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“[T]he affective and cognitive in combination have somehow shaped and re-shaped the routines of human life for many thousands of years” (p. 1). Such is Ramsay MacMullen’s conviction and Why Do We Do What We Do? is the result of his search for theoretical justification for this statement. The search has taken him far beyond the realm of history and the humanities to the social sciences. MacMullen visits economics, psychology, anthropology and sociology and occasionally makes forays into biology and neuroscience in order to find a way of describing “the mental process that leads from inaction to action in response to some stimulus” (p. 1).
MacMullen is concerned, then, with motivation. He defines this as “a flow of mental activity instinctual, affective, and expressive of what most actors hold dear or see as decent and meritorious; it expresses both the impulses thus generated and the collective sense of self that pervades an entire people, shaping the behavior of each individual through time in narratives that can be seen as their collective history” (p.7). Interestingly, in the current academic climate, I would not have been surprised if this definition had been offered for ‘identity’, rather than ‘motivation’. It is however, social motivation; motivation acting on the scale of group behaviour, strong enough to affect history that he is interested in. MacMullen reviews substantial bodies of social science literature and discussions in order to evaluate how the social sciences support, or otherwise, his ideas on the relationship between the affective and the cognitive. Those discussions or arguments most central to his case will be summarised in the next four paragraphs.
The book is organised as single flowing argument, though the names of the four chapters make clear that some disciplines will feature more strongly in certain chapters. In Chapter 1, Psychology and Individuals, MacMullen seeks to establish whether there are similarities between individuals and collectives. As he points out, this is essential for his case since he is interested in the latter, but psychology’s findings usually pertain to individuals. Furthermore, he seeks to establish whether there are any universal constants in order to be able to generalise across time and space (p.13-14). He therefore reviews the discussion on universalism in psychological literature. Ultimately, also because cultural factors make generalisation very difficult, MacMullen concludes that psychology is not very useful for his historical concerns. He does, however, remark that there is evidence for the existence of the individual character and its (by and large) stability over time. Furthermore, the universal social instinct of seeking approval of significant others is fuelled by feelings, which stresses the emotional nature of socialisation.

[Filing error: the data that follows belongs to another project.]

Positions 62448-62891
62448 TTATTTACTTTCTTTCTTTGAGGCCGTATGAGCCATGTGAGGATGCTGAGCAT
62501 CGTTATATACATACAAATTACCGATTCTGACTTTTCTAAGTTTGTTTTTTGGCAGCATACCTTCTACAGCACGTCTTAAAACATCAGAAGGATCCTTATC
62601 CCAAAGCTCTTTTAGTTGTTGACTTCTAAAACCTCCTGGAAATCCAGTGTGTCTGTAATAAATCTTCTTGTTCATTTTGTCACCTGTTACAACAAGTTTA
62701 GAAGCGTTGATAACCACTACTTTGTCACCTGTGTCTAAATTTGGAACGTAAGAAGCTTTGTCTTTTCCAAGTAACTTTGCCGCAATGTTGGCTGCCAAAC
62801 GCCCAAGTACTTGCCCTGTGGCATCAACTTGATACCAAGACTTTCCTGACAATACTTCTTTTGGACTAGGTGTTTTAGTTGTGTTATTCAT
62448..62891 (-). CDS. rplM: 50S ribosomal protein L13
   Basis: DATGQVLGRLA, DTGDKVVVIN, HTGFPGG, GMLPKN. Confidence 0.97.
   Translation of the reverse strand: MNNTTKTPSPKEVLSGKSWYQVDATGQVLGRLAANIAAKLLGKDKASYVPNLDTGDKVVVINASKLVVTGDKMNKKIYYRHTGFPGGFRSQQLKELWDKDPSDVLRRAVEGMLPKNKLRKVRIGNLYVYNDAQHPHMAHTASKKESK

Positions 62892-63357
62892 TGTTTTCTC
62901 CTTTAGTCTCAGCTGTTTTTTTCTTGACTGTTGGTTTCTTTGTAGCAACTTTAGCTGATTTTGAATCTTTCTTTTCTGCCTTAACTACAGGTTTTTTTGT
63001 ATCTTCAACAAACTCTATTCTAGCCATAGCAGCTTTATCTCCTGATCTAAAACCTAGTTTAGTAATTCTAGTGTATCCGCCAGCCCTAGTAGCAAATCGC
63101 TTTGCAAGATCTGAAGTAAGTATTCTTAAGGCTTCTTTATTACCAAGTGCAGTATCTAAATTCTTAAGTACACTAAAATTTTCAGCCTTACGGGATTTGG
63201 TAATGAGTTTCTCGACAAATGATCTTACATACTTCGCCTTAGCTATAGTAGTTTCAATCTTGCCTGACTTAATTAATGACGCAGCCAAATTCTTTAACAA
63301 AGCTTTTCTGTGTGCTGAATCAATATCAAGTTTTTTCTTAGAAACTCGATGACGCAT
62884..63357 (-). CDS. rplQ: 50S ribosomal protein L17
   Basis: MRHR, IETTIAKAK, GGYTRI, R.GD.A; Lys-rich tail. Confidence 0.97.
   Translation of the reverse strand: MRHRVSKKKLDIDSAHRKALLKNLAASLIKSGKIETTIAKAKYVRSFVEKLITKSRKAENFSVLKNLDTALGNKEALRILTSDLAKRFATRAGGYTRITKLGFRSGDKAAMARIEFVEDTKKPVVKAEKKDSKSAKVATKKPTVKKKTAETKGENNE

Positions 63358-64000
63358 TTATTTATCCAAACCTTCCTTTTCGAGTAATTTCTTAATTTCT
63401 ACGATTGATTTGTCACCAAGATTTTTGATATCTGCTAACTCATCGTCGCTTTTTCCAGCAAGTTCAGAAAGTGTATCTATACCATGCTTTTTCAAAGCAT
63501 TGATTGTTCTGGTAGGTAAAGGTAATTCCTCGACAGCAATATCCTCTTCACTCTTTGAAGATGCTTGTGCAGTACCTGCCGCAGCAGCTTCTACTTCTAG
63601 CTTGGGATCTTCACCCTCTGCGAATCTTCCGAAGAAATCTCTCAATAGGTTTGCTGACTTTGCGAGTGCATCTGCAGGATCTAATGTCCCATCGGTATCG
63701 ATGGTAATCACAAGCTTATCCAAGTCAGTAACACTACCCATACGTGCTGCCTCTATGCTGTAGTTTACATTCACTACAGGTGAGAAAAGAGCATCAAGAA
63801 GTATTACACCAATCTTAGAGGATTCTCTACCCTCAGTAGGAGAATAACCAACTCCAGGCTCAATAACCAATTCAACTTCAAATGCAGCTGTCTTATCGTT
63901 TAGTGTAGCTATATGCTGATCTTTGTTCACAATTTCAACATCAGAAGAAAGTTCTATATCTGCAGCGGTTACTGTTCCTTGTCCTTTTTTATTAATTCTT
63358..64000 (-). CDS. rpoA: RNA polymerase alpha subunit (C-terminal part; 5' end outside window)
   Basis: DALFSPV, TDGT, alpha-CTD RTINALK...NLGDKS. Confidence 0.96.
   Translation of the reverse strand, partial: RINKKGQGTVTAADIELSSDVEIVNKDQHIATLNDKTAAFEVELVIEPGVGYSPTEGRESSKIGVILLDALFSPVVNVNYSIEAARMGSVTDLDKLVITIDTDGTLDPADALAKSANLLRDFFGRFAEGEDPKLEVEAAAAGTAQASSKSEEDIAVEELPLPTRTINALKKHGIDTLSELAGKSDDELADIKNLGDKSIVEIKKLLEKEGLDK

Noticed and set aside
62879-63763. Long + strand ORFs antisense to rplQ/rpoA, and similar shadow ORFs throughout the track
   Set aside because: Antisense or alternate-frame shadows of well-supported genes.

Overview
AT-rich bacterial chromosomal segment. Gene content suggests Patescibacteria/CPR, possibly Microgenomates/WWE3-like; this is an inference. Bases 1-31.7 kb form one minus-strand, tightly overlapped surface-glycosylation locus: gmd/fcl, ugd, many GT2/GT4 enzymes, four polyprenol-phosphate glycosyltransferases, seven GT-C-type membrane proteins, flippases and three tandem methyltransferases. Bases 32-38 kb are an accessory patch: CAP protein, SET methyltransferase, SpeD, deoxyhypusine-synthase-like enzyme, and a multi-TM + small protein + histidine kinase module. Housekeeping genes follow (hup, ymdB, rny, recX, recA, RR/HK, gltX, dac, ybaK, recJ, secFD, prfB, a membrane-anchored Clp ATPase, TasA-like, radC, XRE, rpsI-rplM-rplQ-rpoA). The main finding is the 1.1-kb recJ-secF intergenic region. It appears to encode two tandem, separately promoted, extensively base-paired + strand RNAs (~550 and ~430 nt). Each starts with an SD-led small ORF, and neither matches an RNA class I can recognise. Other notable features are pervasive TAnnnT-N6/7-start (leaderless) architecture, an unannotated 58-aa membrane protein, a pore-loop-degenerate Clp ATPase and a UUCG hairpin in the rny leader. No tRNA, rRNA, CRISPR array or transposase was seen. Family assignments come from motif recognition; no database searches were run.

This last point is developed in Chapter 2, Anthropology and Small Populations. MacMullen uses evidence from anthropology to argue for the existence of a modal personality in society. Since culture is a major influence in the socialisation of an individual he reasons that individuals in the same society are influenced in ways similar to one another, yet different to those in other societies. MacMullen argues that these individuals aggregated make for a collective personality (p. 45). This personality is formed over time and its coherence is a consequence of general social agreement on values regarding right and wrong, since it is through group affirmation and disapproval, which are based on the group’s values, that individuals are socialised (p. 55-56). Since values are wrapped in affect, emotions are argued to have a major impact on the modal personality.
In Chapter 3, Reason and Decision-Making , MacMullen explores the question of whether we ought to consider past people’s actions as rational. Considering that his central thesis is that affect needs to be accorded a place besides cognition in historical analysis, this chapter is the most important, which is reflected in the fact that it is nearly twice as long as the other chapters. He begins by examining economic reason, or the idea that people generally act out of calculated material interest. This model of Homo Economicus is popular in certain branches of economics, but in history as well. However successful it is as a model, MacMullen notes it is becoming increasingly clear in behavioural economics that it corresponds quite badly to how people act in the real world (p. 62-63). Contextual factors, deliberately removed from the model, play a major role in decision making (p. 62). This does not make people irrational though, so he expands his definition of reason to incorporate these factors. Rational becomes to mean “backed by good reasons and consistent with a person’s general beliefs” (p. 72). As a consequence, he argues that reason is a social and cultural thing, since it reflects a way of life sanctioned by society. Through these social values, the emotional is also influential, as argued in the previous chapter. MacMullen then moves on to evidence from psychology and neuroscience which indicates that emotions are involved with all thinking; those factors that are motivationally decisive are feelings, not reasoned positions (p. 77).
Chapter 4, Culture as Cause, is devoted to the social scale. MacMullen concluded in previous chapters that emotion and affect are deeply involved with human decision making, that this is tightly connected with social and cultural factors and that societies exhibit a modal personality. This is brought together in this chapter, in which culture’s influence on historical changes is analysed. MacMullen argues that the social sciences show that national character does exist and influences national behaviour on the historical scale. He also argues, however, that this influence is best studied diachronically, which is a rarity in the social sciences, and that this is what history in fact does best, perhaps not to the same degree of accuracy as the social sciences, but making up for this by insight in cause and effect.1